Monday, April 28, 2014

My husband and I are divorcing and I think I deserve to get most of the property.

Alright then.  The first thing to understand is that the court begins with the idea that your property should be divided "fairly and equitably".  (Keep in mind this DOES NOT necessarily mean 50/50).  So if you want more than fair, it becomes your job to prove to the court that you deserve more than fair.

You likely need to tell the court in your first paperwork (called a "Petition") that you are claiming one of the 28 different factors that the court can consider in deciding whether to grant a disproportionate division of what you earned during the marriage (a.k.a. "community property").  You will have to plead that one of these things changed the normal presumption of equal division to your favor.  You need justify why you should get the lion's share of the property by claiming one or more of the following:

1.  Husband was at fault in the breakup of the marriage;
2.  You would have received benefits from the continuation of the marriage;
3.  He earns much more than you;
4.  Your health is worse than his;
5.  You got the children so you should get more property to help pay for them;
6.  Your children's needs are great;
7.  Your education is less than his and/or your prospects for the future are lower;
8.  You are less employable than him;
9.  There is a lot of marriage debt;
10.  The division of property will put more tax burden on you;
11.  The differences in you ages is great;
12.  The earning power, business opportunities and abilities favor your husband;
13.  You need future support;
14.  The kind of property to be divided means it would be fair for you to get more;
15.  Your husband wasted your community property;
16.  You husband doesn't deserve any credit for temporary support he paid you;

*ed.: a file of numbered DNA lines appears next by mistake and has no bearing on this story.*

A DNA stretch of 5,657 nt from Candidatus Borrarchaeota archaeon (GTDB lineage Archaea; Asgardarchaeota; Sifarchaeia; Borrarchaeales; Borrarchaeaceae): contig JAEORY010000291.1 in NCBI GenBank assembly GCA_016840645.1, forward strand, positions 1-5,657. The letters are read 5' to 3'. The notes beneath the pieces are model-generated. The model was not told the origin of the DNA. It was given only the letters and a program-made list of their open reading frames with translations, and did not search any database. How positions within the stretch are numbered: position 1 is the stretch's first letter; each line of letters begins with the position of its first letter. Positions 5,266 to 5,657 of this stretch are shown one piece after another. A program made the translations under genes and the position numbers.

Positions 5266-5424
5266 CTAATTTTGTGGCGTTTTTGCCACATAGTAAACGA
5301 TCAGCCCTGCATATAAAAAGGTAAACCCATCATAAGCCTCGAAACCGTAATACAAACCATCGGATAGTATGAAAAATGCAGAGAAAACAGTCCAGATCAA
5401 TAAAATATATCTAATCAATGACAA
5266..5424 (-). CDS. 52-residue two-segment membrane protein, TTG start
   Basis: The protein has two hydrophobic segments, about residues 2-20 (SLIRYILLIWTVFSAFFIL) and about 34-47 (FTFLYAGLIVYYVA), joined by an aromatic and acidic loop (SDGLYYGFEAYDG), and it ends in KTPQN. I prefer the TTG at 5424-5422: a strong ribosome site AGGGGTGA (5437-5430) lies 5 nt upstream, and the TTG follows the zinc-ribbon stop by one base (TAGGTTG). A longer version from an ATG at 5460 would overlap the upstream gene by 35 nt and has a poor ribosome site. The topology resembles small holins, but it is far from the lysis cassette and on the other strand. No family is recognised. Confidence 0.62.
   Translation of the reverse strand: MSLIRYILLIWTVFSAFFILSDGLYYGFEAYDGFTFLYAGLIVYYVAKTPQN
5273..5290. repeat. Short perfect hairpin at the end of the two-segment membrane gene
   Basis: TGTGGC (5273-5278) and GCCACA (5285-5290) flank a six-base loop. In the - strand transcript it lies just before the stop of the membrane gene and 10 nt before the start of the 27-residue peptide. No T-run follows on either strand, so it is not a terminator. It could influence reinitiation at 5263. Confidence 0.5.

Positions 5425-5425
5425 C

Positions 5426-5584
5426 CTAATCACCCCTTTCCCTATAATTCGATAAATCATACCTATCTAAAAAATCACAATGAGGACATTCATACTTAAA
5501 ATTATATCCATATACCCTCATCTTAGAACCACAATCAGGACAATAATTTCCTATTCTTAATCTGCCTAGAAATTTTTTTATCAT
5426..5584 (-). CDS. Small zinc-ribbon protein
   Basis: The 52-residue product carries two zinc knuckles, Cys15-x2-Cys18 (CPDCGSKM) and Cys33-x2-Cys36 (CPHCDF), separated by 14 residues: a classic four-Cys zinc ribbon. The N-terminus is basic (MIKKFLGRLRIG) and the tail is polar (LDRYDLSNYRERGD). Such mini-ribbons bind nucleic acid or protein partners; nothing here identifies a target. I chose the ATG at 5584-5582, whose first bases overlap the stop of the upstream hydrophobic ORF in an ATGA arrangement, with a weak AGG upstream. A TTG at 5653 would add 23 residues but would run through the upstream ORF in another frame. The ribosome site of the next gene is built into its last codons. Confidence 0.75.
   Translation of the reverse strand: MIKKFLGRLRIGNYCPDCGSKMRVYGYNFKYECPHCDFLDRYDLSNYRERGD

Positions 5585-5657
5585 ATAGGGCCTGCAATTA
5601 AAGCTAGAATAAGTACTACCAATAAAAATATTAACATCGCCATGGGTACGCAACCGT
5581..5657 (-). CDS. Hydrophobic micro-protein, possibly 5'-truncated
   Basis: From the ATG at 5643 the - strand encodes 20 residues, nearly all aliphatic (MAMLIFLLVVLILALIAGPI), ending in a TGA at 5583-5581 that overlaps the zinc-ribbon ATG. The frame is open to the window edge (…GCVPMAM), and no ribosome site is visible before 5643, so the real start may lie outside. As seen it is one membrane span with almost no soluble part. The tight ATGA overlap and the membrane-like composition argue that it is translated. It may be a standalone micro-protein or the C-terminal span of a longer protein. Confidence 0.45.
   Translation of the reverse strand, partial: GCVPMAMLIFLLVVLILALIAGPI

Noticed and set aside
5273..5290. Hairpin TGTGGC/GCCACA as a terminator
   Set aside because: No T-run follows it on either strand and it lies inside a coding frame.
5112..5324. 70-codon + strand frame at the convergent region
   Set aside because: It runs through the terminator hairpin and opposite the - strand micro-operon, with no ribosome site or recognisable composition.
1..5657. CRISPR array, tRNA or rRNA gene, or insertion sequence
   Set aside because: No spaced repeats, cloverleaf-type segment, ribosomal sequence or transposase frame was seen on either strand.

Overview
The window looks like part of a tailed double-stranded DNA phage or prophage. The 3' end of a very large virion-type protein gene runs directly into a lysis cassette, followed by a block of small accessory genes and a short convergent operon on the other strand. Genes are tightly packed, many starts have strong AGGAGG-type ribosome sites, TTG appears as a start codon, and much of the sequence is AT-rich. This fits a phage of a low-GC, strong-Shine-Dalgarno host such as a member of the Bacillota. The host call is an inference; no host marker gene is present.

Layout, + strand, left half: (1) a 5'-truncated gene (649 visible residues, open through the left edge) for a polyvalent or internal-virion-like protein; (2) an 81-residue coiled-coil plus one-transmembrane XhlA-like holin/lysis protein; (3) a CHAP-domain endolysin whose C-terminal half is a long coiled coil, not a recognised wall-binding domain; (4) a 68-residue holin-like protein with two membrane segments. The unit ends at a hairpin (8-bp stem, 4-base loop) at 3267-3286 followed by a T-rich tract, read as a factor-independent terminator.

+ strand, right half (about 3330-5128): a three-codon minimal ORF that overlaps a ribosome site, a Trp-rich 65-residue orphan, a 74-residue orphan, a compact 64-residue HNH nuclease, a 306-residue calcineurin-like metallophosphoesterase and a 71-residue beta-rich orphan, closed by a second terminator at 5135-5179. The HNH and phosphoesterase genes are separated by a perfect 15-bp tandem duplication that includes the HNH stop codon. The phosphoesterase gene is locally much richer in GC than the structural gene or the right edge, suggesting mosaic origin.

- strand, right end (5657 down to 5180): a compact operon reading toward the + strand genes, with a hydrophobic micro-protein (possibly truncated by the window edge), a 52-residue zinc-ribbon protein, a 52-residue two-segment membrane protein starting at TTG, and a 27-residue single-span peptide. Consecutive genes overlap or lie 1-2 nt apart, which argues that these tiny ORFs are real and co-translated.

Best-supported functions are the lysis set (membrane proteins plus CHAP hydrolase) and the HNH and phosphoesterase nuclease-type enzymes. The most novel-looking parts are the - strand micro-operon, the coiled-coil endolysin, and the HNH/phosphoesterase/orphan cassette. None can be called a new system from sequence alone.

17.  Your husband used community funds to pay for out of state property;
18.  Your husband decreased your community property because he gave unreasonably valuable gifts during the marriage;
19.  You can show that your efforts (time, talent, labor) unduly increased your husband's separate property (which the court has no power to divide) and you should be compensated;
20.  Your husband gave so much of your community property away to his separate estate or to the children that it was unreasonable and should be compensated;
21.  The community estate should be compensated;
22.  Your husband is expecting a large inheritance;
23.  You should have more money to pay for attorney's fees;
24.  You used up your separate property to create community property;
25.  The size and nature of your separate property is much less than his;
26.  You disproportionately created community property by your own efforts, whereas he did not;
27.  He committed fraud (lied) that put you in a worse financial position than you otherwise would be in;
28.  His actions amounted to fraud, even if he didn't technically lied that put you in a worse financial position than you otherwise would be in.

These are called the "Murff Factors" after the original case:  Murff v. Murff, 615 S.W.2d696,698 (Tex.1981).

It should be noted that requested a disproportionate share of the community property will eventually require you to prove your allegations.  Claiming something is easy.  Proving it is another matter.  If you want a disproportionate property division, you probably will need an experienced lawyer to help you with this.